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Steelers Film Room: Run defense wilts in Miami

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The Dolphins pounded the Steelers into submission on Sunday. We’ll look at some of the reasons the run defense failed.

Pittsburgh Steelers v Miami Dolphins Photo by Mike Ehrmann/Getty Images

We all saw this on Sunday. It wasn’t pretty. In truth, it was downright ugly. The Steelers defense was run over, and around, by Jay Ajayi to the tune of 204-yards. Did I want to look at it again? No, but trying to forget about that awful display of defense wouldn’t mean it didn’t happen. So I approached the film from a therapeutic standpoint. By seeing what went wrong, I might be left with an understanding of the issues which need to be fixed. This seemed to be a (slightly) better alternative to the “What the hell happened?” narrative that was continuously running through my brain.

The “eye in the sky doesn’t lie,” as the old saying goes. Whatever you can do wrong in run defense, the Steelers did on Sunday. There were LB’s overrunning plays, leaving cutback lanes open. There were stunts run at the wrong time that left players out of position. There were curious alignments that left the Steelers vulnerable to the run. There were guys simply not getting off blocks. The difficulty was not in finding examples. It was deciding what to focus on.

Mike Tomlin’s Tuesday press conference gave me some direction in that regard. When answering a question about Artie Burns’ play, Tomlin mentioned the failure of “crack/replace.”

Crack/replace, in simple terms, is the CB replacing the safety as the force defender when the safety gets crack blocked (sealed from the outside, in), typically by a WR. This happens more frequently when the S is aligned close to the LOS, with the CB deeper. As the CB sees the WR moving to execute the block, the CB will shout an alert to the S (ex: “Crack!”), and move to the LOS, becoming the outside contain man.

We see evidence of this type of play on the first offensive series by the Dolphins:

Notice S Robert Golden aligned close to the LOS. He gets crack blocked by WR Kenny Stills. Artie Burns must replace Golden as the force defender. Burns does not follow his assignment, getting sucked inside. Ajayi is able to turn the corner, picking up 12-yards.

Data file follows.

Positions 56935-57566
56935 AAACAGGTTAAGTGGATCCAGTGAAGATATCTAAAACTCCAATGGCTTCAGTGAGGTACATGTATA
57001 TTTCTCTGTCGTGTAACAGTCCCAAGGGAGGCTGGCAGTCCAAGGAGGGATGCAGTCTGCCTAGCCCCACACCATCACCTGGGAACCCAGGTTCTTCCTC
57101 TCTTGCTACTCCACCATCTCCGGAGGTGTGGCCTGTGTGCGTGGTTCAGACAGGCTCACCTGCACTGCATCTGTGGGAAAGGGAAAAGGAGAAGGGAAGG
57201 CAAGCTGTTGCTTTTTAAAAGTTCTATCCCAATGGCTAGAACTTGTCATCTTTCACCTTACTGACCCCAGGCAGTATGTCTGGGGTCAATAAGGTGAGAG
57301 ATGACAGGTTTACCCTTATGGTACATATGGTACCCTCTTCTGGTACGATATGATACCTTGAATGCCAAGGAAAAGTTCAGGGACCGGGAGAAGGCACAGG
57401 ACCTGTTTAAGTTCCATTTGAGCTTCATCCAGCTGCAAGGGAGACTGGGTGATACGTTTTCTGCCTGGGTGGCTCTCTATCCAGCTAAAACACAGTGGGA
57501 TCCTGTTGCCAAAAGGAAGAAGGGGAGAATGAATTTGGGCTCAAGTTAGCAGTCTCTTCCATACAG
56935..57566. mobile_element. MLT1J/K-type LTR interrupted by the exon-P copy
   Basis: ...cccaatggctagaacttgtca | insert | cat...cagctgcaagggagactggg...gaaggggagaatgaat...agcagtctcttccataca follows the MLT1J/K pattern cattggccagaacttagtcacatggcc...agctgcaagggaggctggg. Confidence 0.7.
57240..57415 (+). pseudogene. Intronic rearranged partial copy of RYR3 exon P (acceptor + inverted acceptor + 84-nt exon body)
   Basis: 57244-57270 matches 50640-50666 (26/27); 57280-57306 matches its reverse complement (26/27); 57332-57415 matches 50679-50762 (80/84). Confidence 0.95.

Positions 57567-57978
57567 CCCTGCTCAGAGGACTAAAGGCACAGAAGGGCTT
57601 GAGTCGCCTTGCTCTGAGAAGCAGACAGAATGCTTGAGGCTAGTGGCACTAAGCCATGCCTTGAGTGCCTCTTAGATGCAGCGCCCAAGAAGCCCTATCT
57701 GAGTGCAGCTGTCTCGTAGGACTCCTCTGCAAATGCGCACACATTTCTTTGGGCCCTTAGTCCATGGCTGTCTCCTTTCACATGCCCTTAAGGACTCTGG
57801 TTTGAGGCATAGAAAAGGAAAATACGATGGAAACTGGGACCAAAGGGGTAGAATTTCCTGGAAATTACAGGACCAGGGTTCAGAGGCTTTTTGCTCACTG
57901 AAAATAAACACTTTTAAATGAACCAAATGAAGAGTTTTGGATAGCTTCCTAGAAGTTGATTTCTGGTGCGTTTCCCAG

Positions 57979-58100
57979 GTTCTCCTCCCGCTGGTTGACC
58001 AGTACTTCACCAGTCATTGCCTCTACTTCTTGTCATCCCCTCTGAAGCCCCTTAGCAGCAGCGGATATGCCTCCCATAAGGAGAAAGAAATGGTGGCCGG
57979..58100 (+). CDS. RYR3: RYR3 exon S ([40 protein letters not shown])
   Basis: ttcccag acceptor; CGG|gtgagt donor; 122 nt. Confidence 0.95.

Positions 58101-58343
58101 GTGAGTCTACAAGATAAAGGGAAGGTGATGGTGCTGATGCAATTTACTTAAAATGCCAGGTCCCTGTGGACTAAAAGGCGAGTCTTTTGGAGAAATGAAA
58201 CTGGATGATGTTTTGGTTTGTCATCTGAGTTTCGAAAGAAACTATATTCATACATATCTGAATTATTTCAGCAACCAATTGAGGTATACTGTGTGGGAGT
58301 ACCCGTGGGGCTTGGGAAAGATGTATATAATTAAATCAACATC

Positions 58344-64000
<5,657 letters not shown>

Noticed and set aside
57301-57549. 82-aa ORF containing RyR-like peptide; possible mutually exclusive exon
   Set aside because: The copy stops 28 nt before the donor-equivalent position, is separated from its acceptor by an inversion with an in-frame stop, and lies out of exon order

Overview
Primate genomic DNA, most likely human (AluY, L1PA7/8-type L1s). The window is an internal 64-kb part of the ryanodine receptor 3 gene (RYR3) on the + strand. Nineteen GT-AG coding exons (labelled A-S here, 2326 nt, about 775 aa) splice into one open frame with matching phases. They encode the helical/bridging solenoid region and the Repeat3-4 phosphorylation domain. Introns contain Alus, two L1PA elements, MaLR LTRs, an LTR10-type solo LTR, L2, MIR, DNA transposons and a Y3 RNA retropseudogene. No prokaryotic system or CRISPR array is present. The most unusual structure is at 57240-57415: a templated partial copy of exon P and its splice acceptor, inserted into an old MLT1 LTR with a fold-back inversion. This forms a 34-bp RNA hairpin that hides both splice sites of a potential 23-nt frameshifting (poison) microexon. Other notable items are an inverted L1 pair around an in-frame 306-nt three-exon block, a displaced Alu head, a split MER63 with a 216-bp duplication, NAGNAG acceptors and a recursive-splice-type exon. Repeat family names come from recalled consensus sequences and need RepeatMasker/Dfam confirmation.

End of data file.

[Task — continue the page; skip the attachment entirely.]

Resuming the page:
Burns would make the same mistake on virtually the same play on a 3rd quarter run that Ajayi would take for 20-yards.

Not that Artie was alone in failing to properly execute “crack/replace.” Here on this 3rd quarter play, we see Ross Cockrell struggle similarly:

Again, we see Golden getting crack blocked by the WR (Devante Parker). To be fair, this was more of a quick-hitting play than the previous one to Burns’ side. Still, Cockrell has to react quicker, and take a better angle to the ball-carrier. His failure to do so was one reason why Ajayi took this run for 33-yards.

This is not to say that other players were not at fault. Whether on these plays I’ve highlighted, or on numerous others throughout the game, mistakes were made on all levels of the defense. I chose these because:

  • Tomlin mentioned them
  • These were responsible for some of the bigger gains surrendered on the ground

As I re-watched the game film, I wasn’t looking for a silver lining. Whatever the film showed is what I would convey, however unpleasant it may be. Remember, we’re looking to see what went wrong to gain understanding. There was evidence, though, of proper execution of “crack/replace.” I feel it is more instructional to show that rather than another example of the defense’s failings:

We can see the Dolphins in the same formation (11 personnel, 2 WR backside, TE in a wing/slot). On this play, Cockrell is quick to react, maintains outside leverage as he closes to the LOS, and forces the run back inside. Although he didn’t make the tackle, Cockrell’s execution helped limit this run to a 3 yard gain.

This play shows that there is an understanding of the assignment. When executed properly, the defense can be successful. The play-to-play inconsistency displayed by Pittsburgh, however, will lead to the outcome we saw on Sunday.

The Steelers run defense was not good, by any stretch, against the Dolphins. Again, there were many reasons for this. The examples we looked at here show why they were gashed on the perimeter. Like any area for improvement, these are correctable. Whether or not the Steelers get them fixed is something only time will tell.